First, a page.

“I’m going to use him off the bench, [and with] double switches,” Bochy said.
“We needed Brandon,” he said. “When you’ve got the number of injuries we’ve had, the inventory gets a lot smaller.”
None of this makes a lick of sense. If anything, the Giants have a surfeit or outfielders: as it stands now, it’s tough finding at-bats for Schierholtz, Rowand, Burrell, Torres, and Ross.
Meanwhile Aubrey Huff is dead last among big-league first basemen in WAR — a full .5 wins behind the next guy, Daric Barton. Huff likely won’t continue this level of non-production for the whole year, and will probably bounce back and end up in positive WAR territory (he says, hopefully). But calling up Belt as a bench guy makes zero sense. The Giants’ injuries have depleted their infield depth at every infield position except first base.
The only way this makes sense is if Bochy’s story is a smoke screen to protect his struggling veteran; i.e. if the actual plan is to ease Belt in at first base if Huff continues to struggle. This cover story would allow Huff to save face and maybe keep him from pressing. Maybe I’m being naive and giving Bochy too much credit, but honestly, this is the only way to justify the Belt call-up.
The highlight of the baseball season so far was, without a doubt, watching second baseman Wilson Valdez pitch a clean top of the 19th and get the win against the Reds. That was quickly followed by the absolute nadir.
As you have no doubt heard by now, Giants’ catcher and reigning Rookie of the Year Buster Posey sustained a broken ankle and torn knee ligaments in a collision at the plate in last night’s game against the Marlins. Since apparently everyone on God’s green earth is required to have an opinion about the matter, here is mine.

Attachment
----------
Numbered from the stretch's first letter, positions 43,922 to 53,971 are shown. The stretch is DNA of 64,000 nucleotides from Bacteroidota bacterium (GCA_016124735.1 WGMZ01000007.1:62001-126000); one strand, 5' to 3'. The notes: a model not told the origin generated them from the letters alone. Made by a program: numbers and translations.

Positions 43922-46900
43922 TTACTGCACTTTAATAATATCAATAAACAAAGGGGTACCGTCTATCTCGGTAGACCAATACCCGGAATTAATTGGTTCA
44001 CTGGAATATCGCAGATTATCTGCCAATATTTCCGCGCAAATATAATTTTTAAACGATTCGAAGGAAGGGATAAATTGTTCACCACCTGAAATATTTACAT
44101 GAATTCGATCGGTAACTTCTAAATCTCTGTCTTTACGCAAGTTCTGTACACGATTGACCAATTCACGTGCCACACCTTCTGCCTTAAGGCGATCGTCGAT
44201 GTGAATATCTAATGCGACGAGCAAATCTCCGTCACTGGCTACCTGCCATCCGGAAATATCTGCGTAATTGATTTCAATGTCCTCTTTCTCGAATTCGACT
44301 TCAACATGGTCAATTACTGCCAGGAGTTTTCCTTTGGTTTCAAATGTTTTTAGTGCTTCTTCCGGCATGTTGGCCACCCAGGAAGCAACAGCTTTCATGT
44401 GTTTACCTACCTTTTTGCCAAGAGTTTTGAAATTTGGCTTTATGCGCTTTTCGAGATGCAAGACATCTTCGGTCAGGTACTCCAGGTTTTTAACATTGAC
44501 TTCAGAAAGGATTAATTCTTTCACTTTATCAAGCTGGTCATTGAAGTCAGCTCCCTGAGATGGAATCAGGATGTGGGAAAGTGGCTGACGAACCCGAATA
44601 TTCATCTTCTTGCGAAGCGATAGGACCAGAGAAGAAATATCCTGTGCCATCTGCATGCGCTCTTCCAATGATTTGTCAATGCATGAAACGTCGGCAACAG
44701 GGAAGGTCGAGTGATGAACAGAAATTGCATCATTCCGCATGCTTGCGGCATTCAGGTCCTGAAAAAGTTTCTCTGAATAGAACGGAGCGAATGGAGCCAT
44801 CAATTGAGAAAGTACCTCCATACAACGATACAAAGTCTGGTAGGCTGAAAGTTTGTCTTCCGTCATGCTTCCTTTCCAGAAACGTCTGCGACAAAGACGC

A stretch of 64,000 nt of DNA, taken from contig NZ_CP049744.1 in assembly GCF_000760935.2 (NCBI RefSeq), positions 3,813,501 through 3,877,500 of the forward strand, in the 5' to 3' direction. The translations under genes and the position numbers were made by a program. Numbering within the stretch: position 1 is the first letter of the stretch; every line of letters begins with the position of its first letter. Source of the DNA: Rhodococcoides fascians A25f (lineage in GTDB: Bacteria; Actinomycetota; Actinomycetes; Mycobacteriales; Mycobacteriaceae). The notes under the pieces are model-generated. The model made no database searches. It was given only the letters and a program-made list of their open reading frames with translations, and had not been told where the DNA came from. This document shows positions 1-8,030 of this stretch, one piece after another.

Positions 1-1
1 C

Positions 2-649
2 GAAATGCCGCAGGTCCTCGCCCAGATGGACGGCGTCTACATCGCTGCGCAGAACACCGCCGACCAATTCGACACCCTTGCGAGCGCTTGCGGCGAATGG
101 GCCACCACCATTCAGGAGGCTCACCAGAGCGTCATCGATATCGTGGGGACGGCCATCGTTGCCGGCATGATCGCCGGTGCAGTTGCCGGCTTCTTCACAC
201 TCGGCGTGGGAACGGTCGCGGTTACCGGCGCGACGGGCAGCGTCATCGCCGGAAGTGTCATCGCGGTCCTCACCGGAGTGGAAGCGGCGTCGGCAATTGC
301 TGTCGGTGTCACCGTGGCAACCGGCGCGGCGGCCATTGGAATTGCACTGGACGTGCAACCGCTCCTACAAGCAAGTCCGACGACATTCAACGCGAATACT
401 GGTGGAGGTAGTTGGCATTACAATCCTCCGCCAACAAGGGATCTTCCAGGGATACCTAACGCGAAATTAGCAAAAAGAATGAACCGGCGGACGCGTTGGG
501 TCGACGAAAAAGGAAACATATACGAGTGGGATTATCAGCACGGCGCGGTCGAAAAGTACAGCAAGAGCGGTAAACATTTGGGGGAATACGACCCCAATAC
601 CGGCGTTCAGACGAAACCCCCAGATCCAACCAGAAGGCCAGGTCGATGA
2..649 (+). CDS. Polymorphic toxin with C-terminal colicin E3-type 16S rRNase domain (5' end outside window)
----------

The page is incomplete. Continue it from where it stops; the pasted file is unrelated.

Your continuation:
So those are my thoughts. Now I’m curious to hear yours.
Giants-A’s at AT&T Park this weekend. Honestly, there’s not much of a rivalry feeling to these games, especially given the fact that the Giants just played two (albeit short) series against their actual division rivals, the Dodgers and the Rockies.
But this should be a helluva series based on the probably pitchers: you’ve got the best rotation in the AL vs. the third-best NL rotation (by FIP). Trevor Cahill is up against a resurgent (or incredibly fluky) Ryan Vogelsong tonight, and then we get Lincecum-Anderson on Saturday and Sanchez-Gonzalez to round out the series. Pretty stellar pitching matchups, and given the futility of the offenses in question, it’s never too early to start thinking about no-no’s and perfect games. (Having typed that, of course these games will all turn into slugfest routs, right?)
Even if you’re not a fan of either team, I encourage you to flip on the Saturday game. It’s a 7:10 EDT start on FOX, so watch it on mute if at all possible—otherwise Eric Karros will sodomize your earholes with his idiocy. But watch anyway to see two excellent pitchers ply their trade.
If I could turn back tiiiiiiiiiiiiiiiime …